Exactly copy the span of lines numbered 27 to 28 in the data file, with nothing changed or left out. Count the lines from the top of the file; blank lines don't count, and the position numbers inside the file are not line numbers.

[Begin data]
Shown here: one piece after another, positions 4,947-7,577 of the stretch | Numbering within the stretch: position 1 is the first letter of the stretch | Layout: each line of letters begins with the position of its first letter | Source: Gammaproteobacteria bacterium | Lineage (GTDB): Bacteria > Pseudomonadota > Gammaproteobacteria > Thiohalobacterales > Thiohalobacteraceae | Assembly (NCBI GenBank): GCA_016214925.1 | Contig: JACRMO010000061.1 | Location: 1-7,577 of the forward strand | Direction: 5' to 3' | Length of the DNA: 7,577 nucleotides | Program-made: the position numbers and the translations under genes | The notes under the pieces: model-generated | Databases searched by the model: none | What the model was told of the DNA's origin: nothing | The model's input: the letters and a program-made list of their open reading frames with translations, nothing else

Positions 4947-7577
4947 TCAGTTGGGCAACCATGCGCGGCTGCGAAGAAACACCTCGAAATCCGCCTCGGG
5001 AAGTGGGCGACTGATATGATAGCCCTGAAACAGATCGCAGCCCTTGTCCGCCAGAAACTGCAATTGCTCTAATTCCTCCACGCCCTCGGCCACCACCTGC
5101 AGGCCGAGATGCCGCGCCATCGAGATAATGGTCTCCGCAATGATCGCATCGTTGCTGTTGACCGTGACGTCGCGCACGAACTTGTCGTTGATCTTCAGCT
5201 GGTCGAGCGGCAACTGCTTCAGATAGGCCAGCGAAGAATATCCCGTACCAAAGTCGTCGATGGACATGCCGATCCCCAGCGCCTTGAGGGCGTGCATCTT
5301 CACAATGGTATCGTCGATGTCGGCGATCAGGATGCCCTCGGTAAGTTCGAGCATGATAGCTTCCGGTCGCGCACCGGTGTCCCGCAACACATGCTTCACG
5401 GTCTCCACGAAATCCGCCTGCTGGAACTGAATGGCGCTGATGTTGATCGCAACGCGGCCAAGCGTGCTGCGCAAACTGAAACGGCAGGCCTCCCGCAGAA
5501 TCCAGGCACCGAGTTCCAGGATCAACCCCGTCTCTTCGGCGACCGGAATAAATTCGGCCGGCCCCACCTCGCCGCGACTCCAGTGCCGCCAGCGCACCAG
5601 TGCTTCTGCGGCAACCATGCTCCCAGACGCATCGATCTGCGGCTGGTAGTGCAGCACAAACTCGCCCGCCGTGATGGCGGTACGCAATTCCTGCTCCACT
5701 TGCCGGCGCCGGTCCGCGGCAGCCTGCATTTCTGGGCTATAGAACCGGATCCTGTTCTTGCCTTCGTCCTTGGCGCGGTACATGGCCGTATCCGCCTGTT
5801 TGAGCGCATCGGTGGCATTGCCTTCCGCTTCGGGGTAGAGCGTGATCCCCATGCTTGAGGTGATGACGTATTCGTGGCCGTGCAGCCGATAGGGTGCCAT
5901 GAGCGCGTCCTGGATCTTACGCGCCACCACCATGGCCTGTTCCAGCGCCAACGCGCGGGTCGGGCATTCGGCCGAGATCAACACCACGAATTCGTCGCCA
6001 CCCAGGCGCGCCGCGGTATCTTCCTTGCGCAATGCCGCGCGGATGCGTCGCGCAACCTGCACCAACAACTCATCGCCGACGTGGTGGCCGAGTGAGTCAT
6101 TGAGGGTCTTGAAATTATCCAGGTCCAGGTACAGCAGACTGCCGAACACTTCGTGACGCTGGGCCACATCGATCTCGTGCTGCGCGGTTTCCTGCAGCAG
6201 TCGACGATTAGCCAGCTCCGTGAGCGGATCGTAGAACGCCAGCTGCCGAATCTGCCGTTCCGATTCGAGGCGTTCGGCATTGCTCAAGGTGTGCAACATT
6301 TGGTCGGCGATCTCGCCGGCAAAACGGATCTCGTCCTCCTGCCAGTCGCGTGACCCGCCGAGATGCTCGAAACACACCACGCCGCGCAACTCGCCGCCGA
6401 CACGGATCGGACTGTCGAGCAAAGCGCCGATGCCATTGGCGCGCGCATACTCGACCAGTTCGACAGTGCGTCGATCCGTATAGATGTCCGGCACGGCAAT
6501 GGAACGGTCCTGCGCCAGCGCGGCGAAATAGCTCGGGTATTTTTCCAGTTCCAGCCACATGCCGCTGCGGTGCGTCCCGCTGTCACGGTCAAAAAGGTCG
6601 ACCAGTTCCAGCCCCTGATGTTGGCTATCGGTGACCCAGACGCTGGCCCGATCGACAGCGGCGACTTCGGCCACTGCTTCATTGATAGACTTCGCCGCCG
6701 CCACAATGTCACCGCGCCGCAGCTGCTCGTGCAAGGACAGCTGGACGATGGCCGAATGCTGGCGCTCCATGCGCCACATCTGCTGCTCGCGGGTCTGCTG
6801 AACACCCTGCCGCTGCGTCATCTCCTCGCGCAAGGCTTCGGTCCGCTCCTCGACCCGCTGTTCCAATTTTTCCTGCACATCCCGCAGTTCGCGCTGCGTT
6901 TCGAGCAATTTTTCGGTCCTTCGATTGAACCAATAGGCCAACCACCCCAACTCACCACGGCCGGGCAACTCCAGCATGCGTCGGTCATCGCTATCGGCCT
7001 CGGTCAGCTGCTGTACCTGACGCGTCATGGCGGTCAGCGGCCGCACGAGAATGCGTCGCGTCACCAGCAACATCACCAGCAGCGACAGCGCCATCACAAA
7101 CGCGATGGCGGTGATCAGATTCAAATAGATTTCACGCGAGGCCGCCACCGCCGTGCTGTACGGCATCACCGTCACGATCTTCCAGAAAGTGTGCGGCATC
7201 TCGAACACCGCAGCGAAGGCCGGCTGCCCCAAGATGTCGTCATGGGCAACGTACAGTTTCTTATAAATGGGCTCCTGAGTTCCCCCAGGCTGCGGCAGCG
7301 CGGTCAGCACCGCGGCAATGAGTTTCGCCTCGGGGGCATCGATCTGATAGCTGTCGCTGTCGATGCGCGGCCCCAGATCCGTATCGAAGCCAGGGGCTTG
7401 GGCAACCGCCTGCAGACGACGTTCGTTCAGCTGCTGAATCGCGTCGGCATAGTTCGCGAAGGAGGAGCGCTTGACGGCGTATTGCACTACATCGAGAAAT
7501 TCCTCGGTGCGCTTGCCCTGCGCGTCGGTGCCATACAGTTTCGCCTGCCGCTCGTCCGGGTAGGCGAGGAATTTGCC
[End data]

7301 CGGTCAGCACCGCGGCAATGAGTTTCGCCTCGGGGGCATCGATCTGATAGCTGTCGCTGTCGATGCGCGGCCCCAGATCCGTATCGAAGCCAGGGGCTTG
7401 GGCAACCGCCTGCAGACGACGTTCGTTCAGCTGCTGAATCGCGTCGGCATAGTTCGCGAAGGAGGAGCGCTTGACGGCGTATTGCACTACATCGAGAAAT